3. Validity and reliability of the scales

The three scales were circulated to experts (academic experts in medical education and psychology) for revision of their content validity before implementation. A pilot study was conducted on 20 students to test tools feasibility, and applicability followed by appropriate modifications prior to data collection for the actual study. Moreover, the reliability of the tools was estimated using the Cronbach’s coefficient α test which showed higher level of internal consistency.

4. Analysis

The data were analysed using IBM SPSS ver. 22.0 (IBM Corp., Armonk, USA). Descriptive statistics, independent samples T-test, and simple regression analysis between the students’ attitude towards PBL as an independent variable on the ASC and ILOC as dependent variables were done. A p-value was measured to indicate the presence or absence of significant differences. In addition, to quantify the magnitude of the difference, Cohen’s d effect size was calculated for the significant differences and the effect was interpreted according to the following Cohen’s d effect size indices: ≤0.2 is considered small, 0.5 is considered as medium (≥4 ≤6), ≥0.8 is considered large, and 1.3 is considered very large [16,17].

Results

The reliability of the scales used were confirmed statistically with Cronbach’s coefficient α of 0.92, 0.72, and 0.87 for PBL, ASC, and ILOC scales, respectively.

1. Descriptive statistics of the participants based on the year of study, nationality, and gender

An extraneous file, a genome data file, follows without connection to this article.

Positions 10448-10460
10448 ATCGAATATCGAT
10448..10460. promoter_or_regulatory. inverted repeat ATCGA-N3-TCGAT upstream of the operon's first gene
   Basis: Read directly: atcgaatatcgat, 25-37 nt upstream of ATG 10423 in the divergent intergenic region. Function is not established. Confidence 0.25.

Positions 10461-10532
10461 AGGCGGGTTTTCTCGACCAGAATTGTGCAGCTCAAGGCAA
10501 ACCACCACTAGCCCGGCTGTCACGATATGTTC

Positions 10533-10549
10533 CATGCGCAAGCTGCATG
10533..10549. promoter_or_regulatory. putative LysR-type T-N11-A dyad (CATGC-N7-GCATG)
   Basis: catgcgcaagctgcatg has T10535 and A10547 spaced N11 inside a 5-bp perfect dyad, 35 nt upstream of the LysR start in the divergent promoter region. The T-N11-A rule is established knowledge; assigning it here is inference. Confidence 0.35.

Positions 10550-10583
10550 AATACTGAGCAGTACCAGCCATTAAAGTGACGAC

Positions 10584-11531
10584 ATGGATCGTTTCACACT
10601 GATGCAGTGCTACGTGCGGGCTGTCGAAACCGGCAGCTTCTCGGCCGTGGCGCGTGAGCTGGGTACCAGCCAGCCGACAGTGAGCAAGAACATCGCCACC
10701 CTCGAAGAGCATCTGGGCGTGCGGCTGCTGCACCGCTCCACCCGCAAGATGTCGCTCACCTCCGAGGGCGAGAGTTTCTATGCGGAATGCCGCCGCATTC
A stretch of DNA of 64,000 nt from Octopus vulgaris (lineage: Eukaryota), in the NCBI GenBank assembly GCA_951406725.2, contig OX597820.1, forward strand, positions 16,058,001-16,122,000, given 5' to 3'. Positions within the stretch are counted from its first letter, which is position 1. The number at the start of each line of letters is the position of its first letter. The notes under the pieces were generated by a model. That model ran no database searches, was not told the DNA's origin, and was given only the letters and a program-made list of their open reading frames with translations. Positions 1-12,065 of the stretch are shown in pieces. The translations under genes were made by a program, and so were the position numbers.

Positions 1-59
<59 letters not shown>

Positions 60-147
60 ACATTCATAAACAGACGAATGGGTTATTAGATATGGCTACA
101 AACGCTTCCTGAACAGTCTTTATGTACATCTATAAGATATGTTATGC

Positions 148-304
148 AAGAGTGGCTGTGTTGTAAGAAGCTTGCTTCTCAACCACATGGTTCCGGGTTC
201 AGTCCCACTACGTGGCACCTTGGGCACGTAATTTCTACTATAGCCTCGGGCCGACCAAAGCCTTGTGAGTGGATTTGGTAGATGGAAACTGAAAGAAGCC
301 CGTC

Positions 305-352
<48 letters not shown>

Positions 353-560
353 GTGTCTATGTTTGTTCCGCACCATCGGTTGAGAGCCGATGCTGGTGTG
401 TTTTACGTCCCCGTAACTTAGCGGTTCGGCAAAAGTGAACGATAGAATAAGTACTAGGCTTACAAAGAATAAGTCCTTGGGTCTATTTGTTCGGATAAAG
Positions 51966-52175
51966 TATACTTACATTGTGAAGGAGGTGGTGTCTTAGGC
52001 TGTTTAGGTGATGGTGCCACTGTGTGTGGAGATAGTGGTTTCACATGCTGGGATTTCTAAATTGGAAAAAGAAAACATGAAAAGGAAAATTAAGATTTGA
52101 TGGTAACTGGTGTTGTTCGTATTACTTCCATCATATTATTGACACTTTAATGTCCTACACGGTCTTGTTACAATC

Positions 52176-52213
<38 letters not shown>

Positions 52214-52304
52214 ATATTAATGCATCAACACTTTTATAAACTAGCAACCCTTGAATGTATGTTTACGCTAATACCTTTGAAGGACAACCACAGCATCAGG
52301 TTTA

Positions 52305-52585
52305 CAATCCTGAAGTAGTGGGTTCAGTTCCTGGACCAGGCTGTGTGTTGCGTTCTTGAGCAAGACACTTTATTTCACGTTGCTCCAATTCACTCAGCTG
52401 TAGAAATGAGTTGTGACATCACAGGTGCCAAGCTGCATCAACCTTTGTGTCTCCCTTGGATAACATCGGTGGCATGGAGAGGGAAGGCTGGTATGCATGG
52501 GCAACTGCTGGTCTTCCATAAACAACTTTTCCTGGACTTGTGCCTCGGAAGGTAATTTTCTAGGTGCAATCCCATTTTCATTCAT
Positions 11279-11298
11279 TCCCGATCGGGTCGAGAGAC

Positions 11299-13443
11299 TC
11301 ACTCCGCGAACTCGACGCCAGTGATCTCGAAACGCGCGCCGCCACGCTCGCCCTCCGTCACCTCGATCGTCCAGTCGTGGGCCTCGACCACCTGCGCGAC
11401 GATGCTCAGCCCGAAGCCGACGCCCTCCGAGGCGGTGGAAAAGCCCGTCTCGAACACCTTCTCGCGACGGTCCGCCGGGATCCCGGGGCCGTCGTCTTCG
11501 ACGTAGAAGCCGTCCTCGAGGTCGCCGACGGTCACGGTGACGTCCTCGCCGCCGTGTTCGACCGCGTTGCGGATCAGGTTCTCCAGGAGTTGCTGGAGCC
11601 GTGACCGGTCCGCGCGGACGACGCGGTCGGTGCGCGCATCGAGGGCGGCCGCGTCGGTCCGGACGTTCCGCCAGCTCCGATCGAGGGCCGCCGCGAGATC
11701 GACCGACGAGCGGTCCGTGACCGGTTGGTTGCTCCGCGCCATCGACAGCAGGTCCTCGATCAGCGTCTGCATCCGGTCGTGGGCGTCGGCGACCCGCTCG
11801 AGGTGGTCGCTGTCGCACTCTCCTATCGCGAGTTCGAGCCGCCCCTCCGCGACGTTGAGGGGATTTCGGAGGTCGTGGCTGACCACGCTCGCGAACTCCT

A total of 255 students participated in the study. One hundred and forty-one students representing 55.2% were from first year, 114 students representing 44.7% were from the second year, 175 of them were Malaysian (68.6%) versus 80 non-Malaysian (31.4%). One hundred and seventy-five were females (67.1%) versus 84 males (32.9 %).

2. The attitude towards problem-based learning, academic self-concept and locus of control among phase one medical students

Out of a Likert score of 5, the results showed a positive attitude of phase one medical students towards PBL with a mean±standard error of mean of 3.7±0.7, an ASC of 3.5±0.5, and ILOC of 2.95±0.04. Students of an ILOC mean that was lower than the mean of the whole sample were considered externally-oriented; external LOC and students who scored a higher mean were considered internally-oriented; ILOC. Our results showed that 51.4% of the participants have external LOC while 48.6% have internal LOC.

3. The difference in the attitude towards problem-based learning, academic selfconcept and locus of control based on study year, gender and nationality

The results showed a significant difference between year one and year two medical students in their ASC but they were not different in their attitude towards PBL neither their ILOC (Table 1). According to Cohen’s d size effect, the difference between year one and year two in ASC was of moderate importance (Cohen’s d effect size=0.44). The results also reported an absence of any difference between Malaysian and non-Malaysians in the attitude towards ASC and ILOC. The results showed that appreciation of PBL among females were higher than males, and also females showed a higher mean of ASC and ILOC (Table 1). The effect size of the significant difference between males and females in their attitude towards PBL was of small importance; Cohen’s d effect size of 0.3. While the effect size of the differences between males and females in their ASC and ILOC was of moderate importance; Cohen’s d effect size of 0.4 for both.

4. The predicted effect of attitude towards problem-based learning on the academic self-concept and internal locus of control